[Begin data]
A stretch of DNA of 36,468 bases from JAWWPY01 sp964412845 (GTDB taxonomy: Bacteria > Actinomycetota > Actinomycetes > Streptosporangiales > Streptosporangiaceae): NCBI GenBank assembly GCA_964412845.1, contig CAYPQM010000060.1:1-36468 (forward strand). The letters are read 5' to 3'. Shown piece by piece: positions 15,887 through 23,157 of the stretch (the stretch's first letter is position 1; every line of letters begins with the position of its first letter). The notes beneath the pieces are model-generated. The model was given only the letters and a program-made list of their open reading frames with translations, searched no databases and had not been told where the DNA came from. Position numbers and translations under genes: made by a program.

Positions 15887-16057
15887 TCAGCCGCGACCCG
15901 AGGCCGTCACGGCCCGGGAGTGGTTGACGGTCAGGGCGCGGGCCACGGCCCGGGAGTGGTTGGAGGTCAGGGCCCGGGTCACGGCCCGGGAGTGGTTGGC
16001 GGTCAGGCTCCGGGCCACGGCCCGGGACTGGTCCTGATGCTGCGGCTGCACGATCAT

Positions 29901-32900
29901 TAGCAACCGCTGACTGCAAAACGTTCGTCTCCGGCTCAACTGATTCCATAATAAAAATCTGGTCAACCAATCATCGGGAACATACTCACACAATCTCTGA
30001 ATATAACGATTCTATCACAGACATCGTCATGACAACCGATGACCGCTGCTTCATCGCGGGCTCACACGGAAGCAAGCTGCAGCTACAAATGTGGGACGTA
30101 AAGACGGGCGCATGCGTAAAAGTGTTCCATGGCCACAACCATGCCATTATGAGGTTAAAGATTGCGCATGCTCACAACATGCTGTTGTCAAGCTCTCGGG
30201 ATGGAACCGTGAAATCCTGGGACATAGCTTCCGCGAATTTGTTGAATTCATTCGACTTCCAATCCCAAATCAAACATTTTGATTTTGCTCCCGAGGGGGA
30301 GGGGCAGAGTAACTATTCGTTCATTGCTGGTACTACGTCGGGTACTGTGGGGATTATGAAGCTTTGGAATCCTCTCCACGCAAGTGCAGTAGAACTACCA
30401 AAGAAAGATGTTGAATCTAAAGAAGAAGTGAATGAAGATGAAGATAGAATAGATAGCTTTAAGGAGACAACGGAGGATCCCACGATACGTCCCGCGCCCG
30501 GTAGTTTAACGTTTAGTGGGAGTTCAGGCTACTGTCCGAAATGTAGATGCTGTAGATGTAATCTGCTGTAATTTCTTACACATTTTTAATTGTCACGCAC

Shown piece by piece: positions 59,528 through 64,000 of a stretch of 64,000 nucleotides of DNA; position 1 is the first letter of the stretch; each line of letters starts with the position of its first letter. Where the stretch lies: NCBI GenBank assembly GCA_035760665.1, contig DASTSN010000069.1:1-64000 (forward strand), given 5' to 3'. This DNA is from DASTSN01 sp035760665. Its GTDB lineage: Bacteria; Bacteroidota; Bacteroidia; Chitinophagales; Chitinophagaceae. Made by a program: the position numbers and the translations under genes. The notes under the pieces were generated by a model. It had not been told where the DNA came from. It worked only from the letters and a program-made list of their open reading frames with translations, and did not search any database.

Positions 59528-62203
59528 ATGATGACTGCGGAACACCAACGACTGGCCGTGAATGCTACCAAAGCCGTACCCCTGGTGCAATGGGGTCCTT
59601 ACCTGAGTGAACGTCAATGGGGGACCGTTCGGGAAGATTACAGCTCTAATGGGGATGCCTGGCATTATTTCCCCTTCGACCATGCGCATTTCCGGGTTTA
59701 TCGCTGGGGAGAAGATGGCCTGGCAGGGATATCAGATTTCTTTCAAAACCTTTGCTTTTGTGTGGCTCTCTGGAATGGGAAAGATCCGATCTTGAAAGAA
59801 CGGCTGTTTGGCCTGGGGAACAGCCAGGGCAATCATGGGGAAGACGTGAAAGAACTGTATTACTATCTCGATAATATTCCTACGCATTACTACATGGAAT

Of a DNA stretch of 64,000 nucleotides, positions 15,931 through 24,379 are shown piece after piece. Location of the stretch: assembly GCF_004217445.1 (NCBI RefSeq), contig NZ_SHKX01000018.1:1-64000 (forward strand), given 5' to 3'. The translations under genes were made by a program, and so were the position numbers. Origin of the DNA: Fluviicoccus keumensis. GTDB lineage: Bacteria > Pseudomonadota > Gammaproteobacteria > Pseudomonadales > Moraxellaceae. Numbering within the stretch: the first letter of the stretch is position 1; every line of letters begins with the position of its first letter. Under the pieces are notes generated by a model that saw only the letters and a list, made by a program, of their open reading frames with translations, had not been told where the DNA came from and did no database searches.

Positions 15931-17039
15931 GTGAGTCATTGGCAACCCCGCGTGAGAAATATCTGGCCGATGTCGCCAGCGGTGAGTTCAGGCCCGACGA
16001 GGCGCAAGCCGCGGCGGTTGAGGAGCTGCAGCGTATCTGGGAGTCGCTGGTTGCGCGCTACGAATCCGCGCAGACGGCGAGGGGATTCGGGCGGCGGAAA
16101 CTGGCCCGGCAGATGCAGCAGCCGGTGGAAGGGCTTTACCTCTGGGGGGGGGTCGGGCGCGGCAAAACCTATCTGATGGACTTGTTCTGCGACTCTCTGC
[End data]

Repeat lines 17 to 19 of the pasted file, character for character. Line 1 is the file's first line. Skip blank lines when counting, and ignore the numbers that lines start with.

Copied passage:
59601 ACCTGAGTGAACGTCAATGGGGGACCGTTCGGGAAGATTACAGCTCTAATGGGGATGCCTGGCATTATTTCCCCTTCGACCATGCGCATTTCCGGGTTTA
59701 TCGCTGGGGAGAAGATGGCCTGGCAGGGATATCAGATTTCTTTCAAAACCTTTGCTTTTGTGTGGCTCTCTGGAATGGGAAAGATCCGATCTTGAAAGAA
59801 CGGCTGTTTGGCCTGGGGAACAGCCAGGGCAATCATGGGGAAGACGTGAAAGAACTGTATTACTATCTCGATAATATTCCTACGCATTACTACATGGAAT